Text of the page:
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Biodiversity: Northern spotted owl gets more protection

Northern spotted owl. Photo courtesy USFS.

Latest critical habitat designation reverses politically tainted Bush-era plan

By Summit Voice

SUMMIT COUNTY — Nearly four years after President Barack Obama took office, federal agencies are still trying to undo some of the environmental mischief from the Bush era. Last week, for example, the U.S. Fish and Wildlife Service designated more than 9 million acres of critical habitat for threatened northern spotted owls.

The designation, spread across federal lands in Washington, Oregon and Northern California, replaces a 2008 designation by the Bush administration that ignored years of scientific evidence showing that spotted owls in the Pacific Northwest needed more, not less, old-growth forest habitat protection.

The Bush-era critical habitat designation was based on a recovery plan for the owl that was widely criticized by the scientific community. Congressional hearings later showed that the plan was shaped by political interference designed to undermine the protective measures of the Northwest Forest Plan.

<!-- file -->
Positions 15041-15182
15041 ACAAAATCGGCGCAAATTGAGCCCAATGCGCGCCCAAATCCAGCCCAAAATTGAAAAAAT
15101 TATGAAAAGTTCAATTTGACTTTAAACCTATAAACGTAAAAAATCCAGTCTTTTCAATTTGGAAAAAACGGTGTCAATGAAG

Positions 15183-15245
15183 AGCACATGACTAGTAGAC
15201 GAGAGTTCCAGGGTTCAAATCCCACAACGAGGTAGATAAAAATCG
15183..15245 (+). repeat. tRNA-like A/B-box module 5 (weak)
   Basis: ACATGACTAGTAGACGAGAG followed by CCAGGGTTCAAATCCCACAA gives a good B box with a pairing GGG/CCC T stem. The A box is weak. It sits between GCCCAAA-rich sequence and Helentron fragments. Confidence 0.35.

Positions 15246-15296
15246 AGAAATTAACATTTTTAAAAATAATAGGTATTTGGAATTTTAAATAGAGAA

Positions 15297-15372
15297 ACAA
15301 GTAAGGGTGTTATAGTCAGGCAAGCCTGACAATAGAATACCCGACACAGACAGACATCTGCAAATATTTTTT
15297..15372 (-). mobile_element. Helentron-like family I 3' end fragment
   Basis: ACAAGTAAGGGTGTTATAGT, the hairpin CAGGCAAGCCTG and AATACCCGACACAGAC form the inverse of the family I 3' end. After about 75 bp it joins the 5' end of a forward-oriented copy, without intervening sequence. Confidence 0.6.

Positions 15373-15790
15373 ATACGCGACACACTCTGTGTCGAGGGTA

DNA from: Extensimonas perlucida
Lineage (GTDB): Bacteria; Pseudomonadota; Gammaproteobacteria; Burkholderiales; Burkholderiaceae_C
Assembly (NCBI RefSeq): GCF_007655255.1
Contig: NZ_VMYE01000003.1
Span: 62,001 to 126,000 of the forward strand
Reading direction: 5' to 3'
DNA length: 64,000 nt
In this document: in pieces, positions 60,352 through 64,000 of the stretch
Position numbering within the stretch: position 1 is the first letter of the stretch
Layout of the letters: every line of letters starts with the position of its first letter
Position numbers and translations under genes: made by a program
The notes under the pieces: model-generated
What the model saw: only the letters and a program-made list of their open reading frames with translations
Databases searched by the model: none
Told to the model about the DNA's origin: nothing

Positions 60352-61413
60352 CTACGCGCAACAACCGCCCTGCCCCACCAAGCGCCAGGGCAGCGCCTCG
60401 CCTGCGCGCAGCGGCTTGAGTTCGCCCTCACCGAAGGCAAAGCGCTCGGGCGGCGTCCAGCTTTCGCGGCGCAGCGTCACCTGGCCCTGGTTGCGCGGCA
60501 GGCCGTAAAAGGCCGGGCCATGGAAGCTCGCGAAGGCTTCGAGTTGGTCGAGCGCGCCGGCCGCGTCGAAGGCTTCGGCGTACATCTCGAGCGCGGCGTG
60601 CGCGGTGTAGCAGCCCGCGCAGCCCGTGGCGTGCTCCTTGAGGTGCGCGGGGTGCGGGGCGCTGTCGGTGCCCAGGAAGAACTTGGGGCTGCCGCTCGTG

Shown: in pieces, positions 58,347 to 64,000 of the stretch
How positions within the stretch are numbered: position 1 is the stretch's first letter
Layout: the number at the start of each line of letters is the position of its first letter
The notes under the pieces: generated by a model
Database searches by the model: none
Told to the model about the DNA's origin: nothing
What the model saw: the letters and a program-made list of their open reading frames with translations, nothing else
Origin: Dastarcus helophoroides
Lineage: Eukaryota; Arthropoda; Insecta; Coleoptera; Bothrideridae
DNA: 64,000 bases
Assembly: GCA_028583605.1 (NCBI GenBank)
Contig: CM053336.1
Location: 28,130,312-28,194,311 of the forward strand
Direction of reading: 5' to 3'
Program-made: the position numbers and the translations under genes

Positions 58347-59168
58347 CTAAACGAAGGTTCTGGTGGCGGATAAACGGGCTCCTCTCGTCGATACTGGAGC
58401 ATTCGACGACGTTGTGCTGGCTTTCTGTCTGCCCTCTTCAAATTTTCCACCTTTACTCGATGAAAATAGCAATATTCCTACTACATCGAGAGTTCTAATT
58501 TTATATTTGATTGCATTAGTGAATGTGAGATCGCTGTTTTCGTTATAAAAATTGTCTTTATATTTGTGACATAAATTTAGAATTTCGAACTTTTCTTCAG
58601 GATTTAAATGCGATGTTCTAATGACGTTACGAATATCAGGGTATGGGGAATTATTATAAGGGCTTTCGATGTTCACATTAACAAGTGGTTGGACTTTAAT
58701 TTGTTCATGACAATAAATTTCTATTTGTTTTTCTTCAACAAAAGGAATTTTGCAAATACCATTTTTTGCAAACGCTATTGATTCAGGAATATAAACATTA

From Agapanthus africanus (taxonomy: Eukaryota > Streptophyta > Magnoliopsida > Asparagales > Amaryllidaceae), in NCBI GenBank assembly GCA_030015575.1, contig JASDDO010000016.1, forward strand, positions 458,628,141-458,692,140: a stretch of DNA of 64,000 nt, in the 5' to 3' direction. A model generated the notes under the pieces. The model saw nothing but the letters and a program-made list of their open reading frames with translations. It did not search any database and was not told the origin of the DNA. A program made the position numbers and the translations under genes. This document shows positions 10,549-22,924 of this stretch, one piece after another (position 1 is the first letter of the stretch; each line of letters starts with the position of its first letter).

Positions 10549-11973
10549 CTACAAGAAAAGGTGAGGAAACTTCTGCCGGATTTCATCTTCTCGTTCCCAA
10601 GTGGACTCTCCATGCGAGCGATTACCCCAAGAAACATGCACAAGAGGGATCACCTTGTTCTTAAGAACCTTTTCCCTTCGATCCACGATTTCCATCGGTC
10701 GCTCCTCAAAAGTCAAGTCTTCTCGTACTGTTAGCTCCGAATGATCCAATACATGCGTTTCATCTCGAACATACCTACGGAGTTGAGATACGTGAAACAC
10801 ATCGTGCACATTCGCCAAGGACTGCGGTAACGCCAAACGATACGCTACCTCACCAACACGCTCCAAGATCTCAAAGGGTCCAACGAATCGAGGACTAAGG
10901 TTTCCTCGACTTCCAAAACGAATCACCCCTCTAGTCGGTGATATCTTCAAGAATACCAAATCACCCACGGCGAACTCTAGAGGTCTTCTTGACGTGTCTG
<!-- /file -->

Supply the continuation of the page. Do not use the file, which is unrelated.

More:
Conservation groups, represented by Earthjustice, challenged the 2008 plan, resulting in last week’s designation, which is a substantial increase from both previous designations. Continue reading

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Biodiversity: Invasive barred owls displacing endangered native northern spotted owls in Pacific Northwest forests

Barred owl. PHOTO COURTESY USGS.

U.S. Fish and Wildlife Service plans experimental removal of barred owls

By Summit Voice

SUMMIT COUNTY — Invasive barred owls are increasingly taking up residence in northwestern forests at the expense of native — and endangered — norther spotted owls, according to a research project conducted jointly by the Oregon State University and the U.S. Geological Survey.

The three-year study shows that the barred owls are outcompeting spotted owls for critical resources such as space, habitat, and food, according to the study released last week by Oregon State University.

“Interactions between invasive and native species can be multifaceted and complex, with the stakes being even higher when the native species is already threatened with extinction,” said USGS Director Marcia McNutt. “Careful scientific observation and analysis can tease out the critical areas of conflict or competition, the first step in finding solutions.” Continue reading

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